4 degrees of STJ eversion
3 degrees of tibial varum

resting calcaneal stance position is 1 degree everted

This is the maximally pronated position which is less than the 4 degrees of FF varus so the FF varus is only partially compensated

Correct rearfoot deformity first
3° RF varus - 4° eversion of STJ = 0° of heel (heel vertical) with 1° of eversion left over
Need 4° of eversion past heel vertical to compensate, but only have 1° available
Therefore, RCSP is 1° valgus

15

foot type partially compensated FF varus

stable mild cavus

16

RCSP = ? compensation = ?
4 degrees of FF varus (rigid)
15 degrees of STJ inversion
6 degrees of STJ eversion
2 degrees of tibial varum

resting calcaneal stance position is 4 degrees everted

This is the maximally pronated position, so the 4 degrees of FF varus is totally compensated

Correct RF varus first
2° tibial varum - 6° of eversion of STJ = 0° of heel with 4° of eversion left over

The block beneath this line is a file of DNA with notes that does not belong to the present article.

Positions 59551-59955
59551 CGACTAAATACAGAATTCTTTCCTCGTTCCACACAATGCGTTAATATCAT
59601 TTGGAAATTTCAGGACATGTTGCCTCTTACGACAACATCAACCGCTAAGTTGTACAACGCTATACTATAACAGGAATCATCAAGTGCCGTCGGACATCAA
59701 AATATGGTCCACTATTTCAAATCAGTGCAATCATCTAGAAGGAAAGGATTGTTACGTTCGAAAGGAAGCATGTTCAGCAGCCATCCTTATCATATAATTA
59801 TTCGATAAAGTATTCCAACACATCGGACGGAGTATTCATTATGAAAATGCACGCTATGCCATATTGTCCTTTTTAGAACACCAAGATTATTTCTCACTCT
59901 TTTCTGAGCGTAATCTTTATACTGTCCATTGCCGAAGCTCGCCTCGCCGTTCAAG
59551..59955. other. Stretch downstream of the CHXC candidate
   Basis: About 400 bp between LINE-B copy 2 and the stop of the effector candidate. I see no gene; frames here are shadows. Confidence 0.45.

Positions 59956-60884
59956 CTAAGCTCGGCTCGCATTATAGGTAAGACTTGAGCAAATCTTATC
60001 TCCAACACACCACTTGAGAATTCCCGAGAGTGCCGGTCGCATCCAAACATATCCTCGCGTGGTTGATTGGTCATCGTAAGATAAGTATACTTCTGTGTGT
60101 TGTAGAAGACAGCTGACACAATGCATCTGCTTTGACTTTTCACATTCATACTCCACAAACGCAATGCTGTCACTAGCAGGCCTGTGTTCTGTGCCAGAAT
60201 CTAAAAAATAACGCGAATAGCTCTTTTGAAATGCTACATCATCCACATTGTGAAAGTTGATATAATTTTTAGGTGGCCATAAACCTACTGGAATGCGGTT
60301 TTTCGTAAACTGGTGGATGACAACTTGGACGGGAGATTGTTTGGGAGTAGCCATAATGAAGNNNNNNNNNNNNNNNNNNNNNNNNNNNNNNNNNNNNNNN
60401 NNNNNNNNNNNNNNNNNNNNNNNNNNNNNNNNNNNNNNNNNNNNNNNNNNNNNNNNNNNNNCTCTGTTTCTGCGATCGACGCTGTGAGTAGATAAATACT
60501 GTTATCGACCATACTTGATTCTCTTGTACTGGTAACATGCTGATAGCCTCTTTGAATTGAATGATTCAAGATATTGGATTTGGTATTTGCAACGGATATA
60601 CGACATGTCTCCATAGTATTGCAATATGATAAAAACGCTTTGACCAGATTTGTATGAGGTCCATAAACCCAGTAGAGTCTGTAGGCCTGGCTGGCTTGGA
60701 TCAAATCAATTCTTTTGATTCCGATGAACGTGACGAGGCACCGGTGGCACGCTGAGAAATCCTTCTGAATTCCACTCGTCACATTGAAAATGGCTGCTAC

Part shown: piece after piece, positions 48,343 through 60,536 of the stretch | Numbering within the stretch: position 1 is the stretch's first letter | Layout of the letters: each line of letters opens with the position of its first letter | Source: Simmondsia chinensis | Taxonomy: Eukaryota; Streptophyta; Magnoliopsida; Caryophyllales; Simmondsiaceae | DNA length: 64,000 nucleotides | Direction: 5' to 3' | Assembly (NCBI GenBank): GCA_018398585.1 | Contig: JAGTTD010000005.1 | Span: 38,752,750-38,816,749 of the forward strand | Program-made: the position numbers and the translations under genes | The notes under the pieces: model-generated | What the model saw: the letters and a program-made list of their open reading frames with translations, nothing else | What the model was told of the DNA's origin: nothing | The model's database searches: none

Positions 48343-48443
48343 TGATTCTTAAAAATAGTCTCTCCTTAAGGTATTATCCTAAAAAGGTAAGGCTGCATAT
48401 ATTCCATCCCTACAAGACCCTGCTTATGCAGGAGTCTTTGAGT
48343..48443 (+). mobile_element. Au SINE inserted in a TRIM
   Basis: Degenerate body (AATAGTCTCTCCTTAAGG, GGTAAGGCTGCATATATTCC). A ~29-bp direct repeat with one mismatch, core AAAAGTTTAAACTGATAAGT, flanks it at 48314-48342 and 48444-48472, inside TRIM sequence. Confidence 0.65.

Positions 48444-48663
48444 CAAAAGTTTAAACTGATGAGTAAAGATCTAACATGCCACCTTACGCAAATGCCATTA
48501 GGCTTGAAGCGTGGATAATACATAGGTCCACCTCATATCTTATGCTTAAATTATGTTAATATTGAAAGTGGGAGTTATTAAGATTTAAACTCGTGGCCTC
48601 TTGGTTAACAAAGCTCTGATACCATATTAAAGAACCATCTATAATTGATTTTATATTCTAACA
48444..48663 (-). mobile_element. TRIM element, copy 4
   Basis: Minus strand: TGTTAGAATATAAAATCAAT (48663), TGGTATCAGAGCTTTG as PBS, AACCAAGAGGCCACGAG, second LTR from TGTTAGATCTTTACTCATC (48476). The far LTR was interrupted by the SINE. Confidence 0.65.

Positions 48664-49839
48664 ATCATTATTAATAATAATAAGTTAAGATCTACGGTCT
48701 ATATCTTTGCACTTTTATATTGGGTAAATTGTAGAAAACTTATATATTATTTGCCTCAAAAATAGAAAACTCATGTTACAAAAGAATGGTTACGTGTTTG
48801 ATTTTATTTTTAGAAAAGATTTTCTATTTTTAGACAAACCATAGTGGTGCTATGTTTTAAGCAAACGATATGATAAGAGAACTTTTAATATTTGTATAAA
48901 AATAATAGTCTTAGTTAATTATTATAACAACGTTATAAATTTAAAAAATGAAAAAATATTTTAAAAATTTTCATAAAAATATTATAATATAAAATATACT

Need 4° of eversion past heel vertical to compensate for 4° of FFV, so RCSP is 4° of valgus

17

pathology compensated forefoot varus

hypermobile flat foot, medial strain

18

A patient exhibits the following:Tibial stance of 3° varus, STJ eversion of 6°FF varus of 2°. This is an example of:

- compensated FF varus
- foot with a RCSP of 2 valgus

19

- Inverted position of the forefoot relative to the rearfoot at the level of the STJ
- an off weight-bearing plantarflexion force on the 1st metatarsal will result in a complete or partial reduction of the FF varus.
- Prior to the plantarflexion force, all the metatarsals are on the same inverted plane

forefoot supinatus
- soft tissue or positional abnormality

(unlike a forefoot that has metatarsals 2 through 5 on the same inverted plane with a flexibly plantarflexed 1st metatarsal)